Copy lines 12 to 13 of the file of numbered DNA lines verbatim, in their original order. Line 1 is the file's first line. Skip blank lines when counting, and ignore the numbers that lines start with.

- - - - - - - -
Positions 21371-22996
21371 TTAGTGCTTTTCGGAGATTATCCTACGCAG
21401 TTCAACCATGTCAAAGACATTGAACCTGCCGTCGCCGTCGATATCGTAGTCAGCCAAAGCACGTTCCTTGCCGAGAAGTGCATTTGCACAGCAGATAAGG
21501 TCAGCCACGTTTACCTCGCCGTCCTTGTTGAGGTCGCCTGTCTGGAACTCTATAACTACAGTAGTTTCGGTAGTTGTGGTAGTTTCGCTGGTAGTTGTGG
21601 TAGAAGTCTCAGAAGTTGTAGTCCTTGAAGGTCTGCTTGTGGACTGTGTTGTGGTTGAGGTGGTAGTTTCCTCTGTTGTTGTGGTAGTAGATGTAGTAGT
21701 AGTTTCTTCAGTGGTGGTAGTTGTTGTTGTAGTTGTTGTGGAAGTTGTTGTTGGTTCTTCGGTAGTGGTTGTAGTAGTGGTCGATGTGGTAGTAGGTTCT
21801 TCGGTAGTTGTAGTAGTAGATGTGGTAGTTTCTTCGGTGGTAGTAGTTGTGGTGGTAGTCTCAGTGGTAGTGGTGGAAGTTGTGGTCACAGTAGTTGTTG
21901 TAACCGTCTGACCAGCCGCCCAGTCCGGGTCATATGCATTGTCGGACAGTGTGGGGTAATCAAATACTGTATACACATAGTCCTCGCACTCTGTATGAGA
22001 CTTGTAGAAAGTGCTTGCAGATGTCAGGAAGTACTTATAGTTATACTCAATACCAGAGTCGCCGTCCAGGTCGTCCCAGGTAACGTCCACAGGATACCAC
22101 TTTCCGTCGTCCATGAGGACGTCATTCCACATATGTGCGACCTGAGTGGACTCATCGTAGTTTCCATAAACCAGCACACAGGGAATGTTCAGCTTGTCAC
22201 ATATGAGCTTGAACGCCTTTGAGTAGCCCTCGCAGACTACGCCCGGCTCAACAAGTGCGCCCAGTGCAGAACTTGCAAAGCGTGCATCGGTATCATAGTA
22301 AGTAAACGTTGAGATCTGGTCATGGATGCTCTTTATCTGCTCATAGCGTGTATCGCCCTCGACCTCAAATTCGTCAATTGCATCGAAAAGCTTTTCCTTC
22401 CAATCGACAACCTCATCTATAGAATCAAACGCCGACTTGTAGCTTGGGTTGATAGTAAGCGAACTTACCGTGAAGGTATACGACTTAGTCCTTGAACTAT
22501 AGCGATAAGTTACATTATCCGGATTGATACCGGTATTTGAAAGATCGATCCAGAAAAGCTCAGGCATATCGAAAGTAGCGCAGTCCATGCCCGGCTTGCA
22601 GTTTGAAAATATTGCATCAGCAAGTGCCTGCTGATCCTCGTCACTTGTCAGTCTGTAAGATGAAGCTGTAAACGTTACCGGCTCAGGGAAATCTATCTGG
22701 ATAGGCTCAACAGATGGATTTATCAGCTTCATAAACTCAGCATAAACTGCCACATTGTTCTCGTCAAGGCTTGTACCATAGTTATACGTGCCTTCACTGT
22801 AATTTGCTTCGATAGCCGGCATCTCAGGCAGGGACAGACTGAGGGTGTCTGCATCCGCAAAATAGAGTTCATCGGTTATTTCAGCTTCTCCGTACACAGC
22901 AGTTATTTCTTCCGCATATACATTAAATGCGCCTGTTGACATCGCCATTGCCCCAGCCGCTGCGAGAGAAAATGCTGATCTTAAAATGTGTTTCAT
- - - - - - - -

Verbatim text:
22301 AGTAAACGTTGAGATCTGGTCATGGATGCTCTTTATCTGCTCATAGCGTGTATCGCCCTCGACCTCAAATTCGTCAATTGCATCGAAAAGCTTTTCCTTC
22401 CAATCGACAACCTCATCTATAGAATCAAACGCCGACTTGTAGCTTGGGTTGATAGTAAGCGAACTTACCGTGAAGGTATACGACTTAGTCCTTGAACTAT